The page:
Tuesday, June 26, 2012

Guru Purnima (07/03/12), Asalha Puja (07/03/12 or 08/02/12)

 [18th century painting, depicting Vishnu resting between the periodic destruction and creation of the universe.]


“My Lord is the Lord of the universe, my Guru is the teacher of the universe, and my Self is the Self of everything.”
~Guru Stotram~

July 3rd, 2012 is the Hindu holiday Guru Purnima. It takes place on the full moon in Asadha, the Indian month equivalent to July/August. The date is different each year since it is a lunar holiday. Guru means “teacher” in Sanskrit, purnima means “full moon”. On Guru Purnima people pay their respects to their gurus, both living and dead.  Not only spiritual teachers are honored but other sources of lineage based knowledge, like art, music, and dance instructors.

The Sun enters Cancer in the sidereal zodiac during Asadha (July/August), a month later than the Western tropical zodiac. While the West associates Cancer with heat, it signifies rain for many parts of the world. After a hot dry early summer, the monsoon season begins in India in July. Like the annual flooding of the Nile, which happens around the same time, the cool rain renews the fertility of the land.

Travel can be difficult, especially historically. Ascetics who spend the rest of the year wandering, temporarily go on rainy season retreats. This period is called Chaturmas in Sanskrit, meaning “four months” (July-October). Being in one place allows students to visit their teachers, to receive teachings and blessings before travel gets complicated. In return people often give gifts, traditionally to support them materially during the retreats. Not all teachers wander but the holiday of Guru Purnima originates from this custom. The four month retreats are also observed in Jainism, a faith rooted in non-violence. By not traveling monks avoid accidently killing the increased number of insects, animals, and plants.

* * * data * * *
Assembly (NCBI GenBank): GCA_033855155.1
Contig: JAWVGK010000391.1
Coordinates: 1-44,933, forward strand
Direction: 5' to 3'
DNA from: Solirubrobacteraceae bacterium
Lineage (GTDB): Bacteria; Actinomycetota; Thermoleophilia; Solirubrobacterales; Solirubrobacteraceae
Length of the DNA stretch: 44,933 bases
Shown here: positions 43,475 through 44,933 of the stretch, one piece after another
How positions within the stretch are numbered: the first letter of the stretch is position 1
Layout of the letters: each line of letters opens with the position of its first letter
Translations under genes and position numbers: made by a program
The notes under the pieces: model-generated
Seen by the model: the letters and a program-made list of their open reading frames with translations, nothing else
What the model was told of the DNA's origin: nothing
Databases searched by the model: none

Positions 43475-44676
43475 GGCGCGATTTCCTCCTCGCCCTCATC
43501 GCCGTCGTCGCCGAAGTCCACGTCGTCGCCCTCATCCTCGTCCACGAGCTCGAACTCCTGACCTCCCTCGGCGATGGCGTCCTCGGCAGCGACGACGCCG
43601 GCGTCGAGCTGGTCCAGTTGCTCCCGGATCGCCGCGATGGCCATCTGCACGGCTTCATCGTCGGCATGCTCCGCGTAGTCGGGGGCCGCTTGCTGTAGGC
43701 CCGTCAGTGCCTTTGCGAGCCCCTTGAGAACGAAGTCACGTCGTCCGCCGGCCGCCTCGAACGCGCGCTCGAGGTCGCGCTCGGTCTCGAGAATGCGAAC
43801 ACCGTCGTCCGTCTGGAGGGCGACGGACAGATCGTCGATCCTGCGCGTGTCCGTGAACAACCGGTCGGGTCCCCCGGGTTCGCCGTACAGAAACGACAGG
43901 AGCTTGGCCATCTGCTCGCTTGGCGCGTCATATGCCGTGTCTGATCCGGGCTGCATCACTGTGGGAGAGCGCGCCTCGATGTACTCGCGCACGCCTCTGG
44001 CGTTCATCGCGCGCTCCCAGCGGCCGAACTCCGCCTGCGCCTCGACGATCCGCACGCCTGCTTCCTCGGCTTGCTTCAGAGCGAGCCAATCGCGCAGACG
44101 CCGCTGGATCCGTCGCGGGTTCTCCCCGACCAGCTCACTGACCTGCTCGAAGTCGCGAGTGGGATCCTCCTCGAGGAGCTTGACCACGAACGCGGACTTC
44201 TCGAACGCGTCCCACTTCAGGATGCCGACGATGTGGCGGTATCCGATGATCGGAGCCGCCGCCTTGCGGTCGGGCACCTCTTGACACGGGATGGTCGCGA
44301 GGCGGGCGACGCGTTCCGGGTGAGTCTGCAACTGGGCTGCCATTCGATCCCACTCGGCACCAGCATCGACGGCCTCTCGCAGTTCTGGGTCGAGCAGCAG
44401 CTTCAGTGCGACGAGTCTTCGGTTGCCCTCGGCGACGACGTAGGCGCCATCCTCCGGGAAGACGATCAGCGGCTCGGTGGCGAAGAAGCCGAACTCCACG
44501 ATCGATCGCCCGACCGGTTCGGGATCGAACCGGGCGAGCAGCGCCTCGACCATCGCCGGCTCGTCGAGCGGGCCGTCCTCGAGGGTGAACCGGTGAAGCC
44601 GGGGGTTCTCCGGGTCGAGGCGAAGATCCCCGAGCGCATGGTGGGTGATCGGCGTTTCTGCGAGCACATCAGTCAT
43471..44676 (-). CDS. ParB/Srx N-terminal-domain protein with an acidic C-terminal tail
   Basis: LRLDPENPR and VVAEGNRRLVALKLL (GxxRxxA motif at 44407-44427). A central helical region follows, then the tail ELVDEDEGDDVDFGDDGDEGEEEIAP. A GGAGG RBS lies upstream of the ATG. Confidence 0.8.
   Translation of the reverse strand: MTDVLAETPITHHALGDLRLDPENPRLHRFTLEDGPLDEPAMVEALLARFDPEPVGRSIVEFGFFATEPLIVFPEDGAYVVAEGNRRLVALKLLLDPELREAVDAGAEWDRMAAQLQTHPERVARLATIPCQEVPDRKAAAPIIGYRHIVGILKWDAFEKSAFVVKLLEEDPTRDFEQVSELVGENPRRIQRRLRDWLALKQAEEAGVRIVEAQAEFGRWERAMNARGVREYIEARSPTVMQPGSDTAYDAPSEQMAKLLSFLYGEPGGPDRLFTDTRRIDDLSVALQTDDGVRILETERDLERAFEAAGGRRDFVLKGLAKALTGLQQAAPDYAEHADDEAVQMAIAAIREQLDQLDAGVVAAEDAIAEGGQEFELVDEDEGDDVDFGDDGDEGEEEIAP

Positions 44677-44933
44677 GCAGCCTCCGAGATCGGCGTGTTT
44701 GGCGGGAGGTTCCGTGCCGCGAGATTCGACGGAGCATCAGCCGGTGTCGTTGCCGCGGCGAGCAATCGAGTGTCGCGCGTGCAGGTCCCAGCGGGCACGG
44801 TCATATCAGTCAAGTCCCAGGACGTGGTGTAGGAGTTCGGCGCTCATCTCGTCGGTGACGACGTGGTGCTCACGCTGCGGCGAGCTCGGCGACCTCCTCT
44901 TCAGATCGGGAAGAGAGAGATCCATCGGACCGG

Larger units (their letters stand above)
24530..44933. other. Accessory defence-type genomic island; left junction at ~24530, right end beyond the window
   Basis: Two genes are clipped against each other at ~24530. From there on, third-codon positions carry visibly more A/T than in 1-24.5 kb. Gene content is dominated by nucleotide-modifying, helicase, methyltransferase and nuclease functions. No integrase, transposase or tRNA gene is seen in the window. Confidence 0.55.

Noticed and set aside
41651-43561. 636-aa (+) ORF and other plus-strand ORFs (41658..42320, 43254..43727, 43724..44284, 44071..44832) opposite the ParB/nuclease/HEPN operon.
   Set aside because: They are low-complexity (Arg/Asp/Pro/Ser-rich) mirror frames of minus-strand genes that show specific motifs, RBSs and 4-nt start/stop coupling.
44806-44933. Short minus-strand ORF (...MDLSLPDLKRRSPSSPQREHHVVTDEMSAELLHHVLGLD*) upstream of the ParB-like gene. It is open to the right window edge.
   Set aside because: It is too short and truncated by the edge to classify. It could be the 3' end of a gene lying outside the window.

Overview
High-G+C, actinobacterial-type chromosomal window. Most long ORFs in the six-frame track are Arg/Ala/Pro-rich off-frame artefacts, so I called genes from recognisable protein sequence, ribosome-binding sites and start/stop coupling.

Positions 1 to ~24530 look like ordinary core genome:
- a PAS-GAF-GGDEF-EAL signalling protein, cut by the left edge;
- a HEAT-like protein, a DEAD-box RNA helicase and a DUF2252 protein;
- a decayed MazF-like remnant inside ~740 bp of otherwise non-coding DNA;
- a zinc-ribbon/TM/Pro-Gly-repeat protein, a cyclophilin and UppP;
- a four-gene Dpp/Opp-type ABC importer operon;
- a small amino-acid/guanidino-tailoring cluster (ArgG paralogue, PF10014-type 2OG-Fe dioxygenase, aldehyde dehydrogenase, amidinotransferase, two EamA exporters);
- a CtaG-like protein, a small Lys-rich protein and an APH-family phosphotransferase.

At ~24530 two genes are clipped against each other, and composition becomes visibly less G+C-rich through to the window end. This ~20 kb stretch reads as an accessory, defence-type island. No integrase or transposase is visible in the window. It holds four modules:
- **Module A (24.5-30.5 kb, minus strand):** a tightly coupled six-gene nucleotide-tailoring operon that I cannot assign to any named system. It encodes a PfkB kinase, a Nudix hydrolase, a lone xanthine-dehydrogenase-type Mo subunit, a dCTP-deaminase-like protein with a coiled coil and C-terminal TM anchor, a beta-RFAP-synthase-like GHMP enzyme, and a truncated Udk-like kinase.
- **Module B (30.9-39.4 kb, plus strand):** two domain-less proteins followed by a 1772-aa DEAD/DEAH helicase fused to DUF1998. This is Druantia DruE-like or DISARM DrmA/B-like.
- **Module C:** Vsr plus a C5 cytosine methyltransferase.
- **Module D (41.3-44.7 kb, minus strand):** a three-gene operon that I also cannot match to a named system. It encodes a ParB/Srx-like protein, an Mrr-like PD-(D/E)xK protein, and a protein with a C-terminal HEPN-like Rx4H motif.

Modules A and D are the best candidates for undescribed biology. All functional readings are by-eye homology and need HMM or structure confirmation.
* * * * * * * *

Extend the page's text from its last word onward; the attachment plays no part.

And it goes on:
The monsoons bring life giving rain but also storm damage, venomous snakes, driven from their homes by rising water, and disease.  Since the outer world is disturbed, it is a period for inner work.  Chaturmas is sometimes described as “Hindu Lent”, since many lay practitioners fast, give up a favorite food, or take religious vows.  Some people just observe Guru Purnima, others the entire Chaturmas. It technically begins on the eleventh day of the waxing cycle, ~4 days before the Guru Purnima full moon (June 30th this year).

In Hindu mythology, every year is a day to God.  The four month Chaturmas symbolizes the night and the gods themselves are believed to rest.  Ceremonies like weddings are postponed, since they are less active.  For example, Vishnu goes into yoganidra ("deep meditation, conscious sleep"), floating upon the back of a huge serpent.  He is usually depicted resting like this after the periodic destruction of the universe.  Vishnu begins to dream and a lotus rises from his navel, bearing the god Brahma, who starts recreating the cosmos.  The yearly monsoon season is like creation in miniature, new growth rising from a chaotic wet mixture.